I love all things Pride and Prejudice, which makes me an ardent Jane Austen fan. Still, I have a way to go before I can be considered a Janeite, in the truest sense of the word. Of all the Austen novels, I have only read Pride and Prejudice from cover to cover and listened to the audio narrations from start to finish in various formats ranging from the DVD version I borrowed from Netflix, to the MP3 version I downloaded from the internet, and eventually the audiobook version I bought from Audible.
I owe my love of Pride and Prejudice, in particular, to my fascination with Mr. Darcy and it all started with the 2005 film. During a lull in my predominately career-centric life, I had an opportunity to watch the film on HBO, not just once but over and over again. Then I bought the book and quickly devoured it. Wanting more, I started buying variations. The more I read, the more I wanted. At length, I discovered the online Jane Austen fan fiction community. Need I say more?
I cannot say I was entirely unhappy about having all the time in the world to indulge my newfound passion, but it was only meant to be temporary. More than anything, I wanted to get back to the business of advancing my professional career—in other words, earning the big bucks.
Soon enough, I landed a lucrative contract that found me, among other things, sitting at the table with corporate big wheels and high-priced consultants, mapping out strategic initiatives by day, while all the time I was secretly indulging my passion for Jane Austen fan fiction, by night—sharing my stories with like-minded people around the world and telling no one other than my dear husband.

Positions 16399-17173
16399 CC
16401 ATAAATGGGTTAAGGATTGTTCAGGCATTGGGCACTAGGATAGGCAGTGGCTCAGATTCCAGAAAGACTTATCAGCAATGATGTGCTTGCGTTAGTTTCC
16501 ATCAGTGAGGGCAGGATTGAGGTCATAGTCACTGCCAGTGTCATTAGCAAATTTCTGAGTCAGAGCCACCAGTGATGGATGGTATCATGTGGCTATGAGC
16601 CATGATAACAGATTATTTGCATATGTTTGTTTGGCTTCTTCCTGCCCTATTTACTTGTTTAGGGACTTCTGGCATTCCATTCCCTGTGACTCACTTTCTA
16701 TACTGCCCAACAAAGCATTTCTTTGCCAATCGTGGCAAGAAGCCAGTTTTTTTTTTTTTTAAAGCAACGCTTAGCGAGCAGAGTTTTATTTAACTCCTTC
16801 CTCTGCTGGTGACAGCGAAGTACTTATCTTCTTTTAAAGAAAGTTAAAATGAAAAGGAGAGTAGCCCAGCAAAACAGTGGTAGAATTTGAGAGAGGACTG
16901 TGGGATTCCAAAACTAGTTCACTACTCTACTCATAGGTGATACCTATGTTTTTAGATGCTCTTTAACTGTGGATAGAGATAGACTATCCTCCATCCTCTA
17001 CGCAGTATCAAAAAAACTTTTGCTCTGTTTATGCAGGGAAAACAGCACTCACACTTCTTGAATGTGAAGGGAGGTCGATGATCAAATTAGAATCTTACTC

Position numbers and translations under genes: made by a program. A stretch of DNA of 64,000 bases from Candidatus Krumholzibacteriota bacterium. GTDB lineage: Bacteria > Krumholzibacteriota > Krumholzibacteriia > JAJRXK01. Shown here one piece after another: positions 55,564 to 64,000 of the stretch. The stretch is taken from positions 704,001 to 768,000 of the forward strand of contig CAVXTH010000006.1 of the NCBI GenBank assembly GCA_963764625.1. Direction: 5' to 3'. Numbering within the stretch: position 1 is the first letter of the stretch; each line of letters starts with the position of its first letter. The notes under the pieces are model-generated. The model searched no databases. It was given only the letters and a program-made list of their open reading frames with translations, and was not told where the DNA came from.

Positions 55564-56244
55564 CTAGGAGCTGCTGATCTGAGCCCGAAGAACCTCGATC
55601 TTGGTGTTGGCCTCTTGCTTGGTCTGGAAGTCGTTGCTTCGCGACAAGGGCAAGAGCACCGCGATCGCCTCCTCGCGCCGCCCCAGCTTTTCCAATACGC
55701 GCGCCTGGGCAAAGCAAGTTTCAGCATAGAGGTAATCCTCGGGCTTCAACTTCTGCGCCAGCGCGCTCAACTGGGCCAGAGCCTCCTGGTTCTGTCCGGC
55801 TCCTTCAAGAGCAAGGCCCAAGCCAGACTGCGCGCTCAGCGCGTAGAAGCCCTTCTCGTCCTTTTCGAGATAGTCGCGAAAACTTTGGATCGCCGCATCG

After a year or so, I let a close friend in on my secret, insisting it was all in fun and looking at her as though she had a third eye when she suggested I might one day leave the corporate world behind. What was she thinking? At long last, I had arrived in the exact place in my career that I wanted to be and nothing was more important to me. Nothing would tempt me to give it all up and how dare she suggest otherwise?
Then came the ending date of my contract and all I could think of was the upcoming release of my fourth Pride and Prejudice variation, He Taught Me to Hope. Finally, there were no more distractions—endless meetings, status reports, and implementation plans—impeding my getting the next book out. Indeed, this highly lucrative career that fulfilled my every notion of what I was supposed to be doing with my life, I regarded as a distraction.
Without my even knowing it, my professional career had ended some time ago and my life as a writer had already begun. Now, when anyone asks, I confess to them that being a writer is exactly what I was meant to be.
(Originally posted on AustenAuthors.com on February 12, 2015)